Investing 301

Evaluating an investment takes time and patience. Here's how to find out what you're buyingbefore you commit.

consider these components:

The Product. A company’s product is its lifeblood. “Talk to the company about their new products, walk through their stores [if possible], or get in on their next conference call,” advises Kurt Brunner, a portfolio manager at The Swarthmore Group in West Chester, Pennsylvania. “It’s important for people to know what they are buying; you don’t just want to throw money at the wall.”

In August 1999, Smith bought Mattel (NYSE: MAT), maker of Barbie and Matchbox cars. With Christmas quickly approaching, the timing was right, “plus, they had a lot of new products coming out, which I thought would be interesting to children,” she says. It turns out that her prediction was right; Mattel gained 13% between March and October 2001.

Investors should also consider this: Is this a unique product? What does it offer? Who is the intended audience? The more you know, the better you’ll feel about the investment.

Competition. Do a careful examination of the company’s competitors. Does the competition have a leg up on your prospect or vice versa? To decide, take a look at the last few earnings reports and see what the income statement and balance sheet look like. Experts say companies like Dell Computer (Nasdaq: DELL) are well respected. It’s a low-cost provider that purchases inexpensive, high-quality products to assemble PCs. On the other hand, Compaq Computer Corp. (NYSE: CPQ) makes a lot of its own products, so it has to incur the expense of doing so.

Management. Are the names behind the company running a tight ship? Check out how long the CEO, chairman, and other key employees have been at the company. “There are companies out there with wonderful products, but they’ve completely mismanaged their organization,” says Eddie Ramos, a vice president and portfolio manager at Brown Capital Management in Baltimore. Look at Apple Computer, for example, he says. “They started the computer revolution, grew the revolution, then Microsoft came along with a more powerful operating system and people left Apple en masse.”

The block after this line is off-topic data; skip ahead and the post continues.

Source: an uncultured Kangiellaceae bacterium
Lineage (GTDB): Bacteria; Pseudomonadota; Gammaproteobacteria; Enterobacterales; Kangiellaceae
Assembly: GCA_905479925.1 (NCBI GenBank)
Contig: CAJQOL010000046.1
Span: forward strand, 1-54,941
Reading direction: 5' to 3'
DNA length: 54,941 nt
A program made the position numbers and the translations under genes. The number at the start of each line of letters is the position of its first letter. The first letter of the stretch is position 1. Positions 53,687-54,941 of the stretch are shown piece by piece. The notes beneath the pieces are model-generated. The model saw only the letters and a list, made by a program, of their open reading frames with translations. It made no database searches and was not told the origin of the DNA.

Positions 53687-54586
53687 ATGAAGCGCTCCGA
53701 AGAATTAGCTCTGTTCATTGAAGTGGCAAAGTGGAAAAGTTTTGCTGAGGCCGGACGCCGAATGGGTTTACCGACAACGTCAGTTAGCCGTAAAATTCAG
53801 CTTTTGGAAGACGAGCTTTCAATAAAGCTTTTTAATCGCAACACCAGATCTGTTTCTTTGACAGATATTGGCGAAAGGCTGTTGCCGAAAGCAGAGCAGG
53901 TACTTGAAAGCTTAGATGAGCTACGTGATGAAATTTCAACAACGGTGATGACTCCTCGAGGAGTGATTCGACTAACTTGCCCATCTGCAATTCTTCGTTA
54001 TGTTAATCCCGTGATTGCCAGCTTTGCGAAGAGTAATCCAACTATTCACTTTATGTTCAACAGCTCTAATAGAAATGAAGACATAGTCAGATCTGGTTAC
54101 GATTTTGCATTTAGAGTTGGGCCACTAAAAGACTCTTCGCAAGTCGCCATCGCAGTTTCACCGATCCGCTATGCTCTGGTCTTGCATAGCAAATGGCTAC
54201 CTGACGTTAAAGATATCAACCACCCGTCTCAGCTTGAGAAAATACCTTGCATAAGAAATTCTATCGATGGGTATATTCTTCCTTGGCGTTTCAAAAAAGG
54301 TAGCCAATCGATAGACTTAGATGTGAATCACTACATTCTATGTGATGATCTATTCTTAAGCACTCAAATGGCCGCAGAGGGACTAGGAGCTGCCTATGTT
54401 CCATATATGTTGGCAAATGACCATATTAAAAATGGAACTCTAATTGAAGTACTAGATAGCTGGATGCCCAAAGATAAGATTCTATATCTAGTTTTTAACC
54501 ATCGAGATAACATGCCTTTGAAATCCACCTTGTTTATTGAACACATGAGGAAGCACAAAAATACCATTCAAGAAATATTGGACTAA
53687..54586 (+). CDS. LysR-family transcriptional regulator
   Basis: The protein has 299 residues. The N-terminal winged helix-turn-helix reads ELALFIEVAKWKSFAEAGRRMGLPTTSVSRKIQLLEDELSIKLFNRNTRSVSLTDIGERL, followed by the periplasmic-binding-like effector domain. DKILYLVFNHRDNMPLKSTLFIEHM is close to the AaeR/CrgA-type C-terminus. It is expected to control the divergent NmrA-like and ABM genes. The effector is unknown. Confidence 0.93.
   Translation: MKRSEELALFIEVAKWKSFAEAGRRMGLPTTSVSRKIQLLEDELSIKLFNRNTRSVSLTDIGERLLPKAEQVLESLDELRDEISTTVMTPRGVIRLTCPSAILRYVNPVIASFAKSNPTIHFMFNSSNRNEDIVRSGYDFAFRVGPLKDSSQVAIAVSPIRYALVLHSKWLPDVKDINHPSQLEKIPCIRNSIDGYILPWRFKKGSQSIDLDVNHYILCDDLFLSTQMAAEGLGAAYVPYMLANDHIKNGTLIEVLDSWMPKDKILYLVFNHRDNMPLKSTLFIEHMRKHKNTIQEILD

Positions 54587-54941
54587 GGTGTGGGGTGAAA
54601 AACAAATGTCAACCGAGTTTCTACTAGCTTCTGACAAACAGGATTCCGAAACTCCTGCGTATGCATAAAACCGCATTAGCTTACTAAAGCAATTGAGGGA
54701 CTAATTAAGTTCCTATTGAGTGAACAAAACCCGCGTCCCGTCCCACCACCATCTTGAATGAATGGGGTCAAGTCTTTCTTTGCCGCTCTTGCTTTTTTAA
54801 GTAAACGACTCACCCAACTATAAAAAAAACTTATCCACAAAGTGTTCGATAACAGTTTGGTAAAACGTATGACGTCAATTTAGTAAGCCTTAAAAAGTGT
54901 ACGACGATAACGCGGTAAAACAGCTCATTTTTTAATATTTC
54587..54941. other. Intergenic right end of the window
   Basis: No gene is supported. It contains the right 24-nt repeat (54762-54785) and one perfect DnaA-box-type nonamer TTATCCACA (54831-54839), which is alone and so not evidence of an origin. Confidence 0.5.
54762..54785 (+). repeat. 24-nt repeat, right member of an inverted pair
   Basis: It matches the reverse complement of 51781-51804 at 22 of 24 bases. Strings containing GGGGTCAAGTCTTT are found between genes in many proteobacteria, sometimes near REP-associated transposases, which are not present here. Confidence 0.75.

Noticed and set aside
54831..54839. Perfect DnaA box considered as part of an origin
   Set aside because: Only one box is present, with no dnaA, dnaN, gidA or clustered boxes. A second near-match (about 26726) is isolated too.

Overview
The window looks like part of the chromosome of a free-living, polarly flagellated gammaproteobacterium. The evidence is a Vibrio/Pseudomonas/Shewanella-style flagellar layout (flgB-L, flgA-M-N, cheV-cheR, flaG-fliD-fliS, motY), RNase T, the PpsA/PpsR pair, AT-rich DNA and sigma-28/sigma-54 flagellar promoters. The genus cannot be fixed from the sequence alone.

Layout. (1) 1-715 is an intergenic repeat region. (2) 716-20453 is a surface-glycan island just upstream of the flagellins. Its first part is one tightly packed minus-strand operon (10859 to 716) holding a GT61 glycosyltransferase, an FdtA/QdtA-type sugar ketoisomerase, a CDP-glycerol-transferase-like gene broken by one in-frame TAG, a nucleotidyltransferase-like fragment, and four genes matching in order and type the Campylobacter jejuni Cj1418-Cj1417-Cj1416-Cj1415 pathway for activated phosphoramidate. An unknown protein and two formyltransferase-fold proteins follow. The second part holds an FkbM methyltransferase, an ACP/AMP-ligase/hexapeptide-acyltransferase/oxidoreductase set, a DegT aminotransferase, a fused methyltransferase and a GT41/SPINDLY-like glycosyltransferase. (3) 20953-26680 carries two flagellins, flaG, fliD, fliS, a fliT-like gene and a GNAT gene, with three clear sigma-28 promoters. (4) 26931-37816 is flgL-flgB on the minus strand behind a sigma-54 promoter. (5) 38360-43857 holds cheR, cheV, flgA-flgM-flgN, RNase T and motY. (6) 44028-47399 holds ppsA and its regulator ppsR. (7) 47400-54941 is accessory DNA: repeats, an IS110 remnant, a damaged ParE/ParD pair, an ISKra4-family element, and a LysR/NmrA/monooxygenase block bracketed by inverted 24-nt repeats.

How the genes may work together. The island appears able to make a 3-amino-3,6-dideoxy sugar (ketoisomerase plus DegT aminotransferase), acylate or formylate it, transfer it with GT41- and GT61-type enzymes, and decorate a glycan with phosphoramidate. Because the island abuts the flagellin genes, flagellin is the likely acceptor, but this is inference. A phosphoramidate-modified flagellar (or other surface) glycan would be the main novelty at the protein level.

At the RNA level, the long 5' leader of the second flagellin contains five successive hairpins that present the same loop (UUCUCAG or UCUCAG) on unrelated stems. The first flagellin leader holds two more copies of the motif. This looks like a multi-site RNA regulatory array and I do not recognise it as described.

Some signs that management is faltering are restructuring, company executives selling off shares, or key employees jumping ship. Read the business section of newspapers for the scoop.

Industry/Sector. Our experts say look both ways before you cross into buy territory.

“A lot of people look backward,” says Donald Cassidy, a senior research analyst at Lipper Inc. in Denver. “You have to look into the future [as well], and say, ‘What can hurt this industry?'” For example, the airline industry is one to watch. Even in good times, airlines have interest on debt to pay off. This leads to higher operational costs and a higher break-even point than in other industries, which depresses profits, even if half of their fleet is not flying, as the case has been since September 11 with American Airlines, a subsidiary of AMR Corp. (NYSE: AMR).

“I would advise a new investor to stick with industries that are familiar to her,” says Iva Funderburg, the senior equity research analyst at Alpha Capital Management in Detroit. “Once she develops

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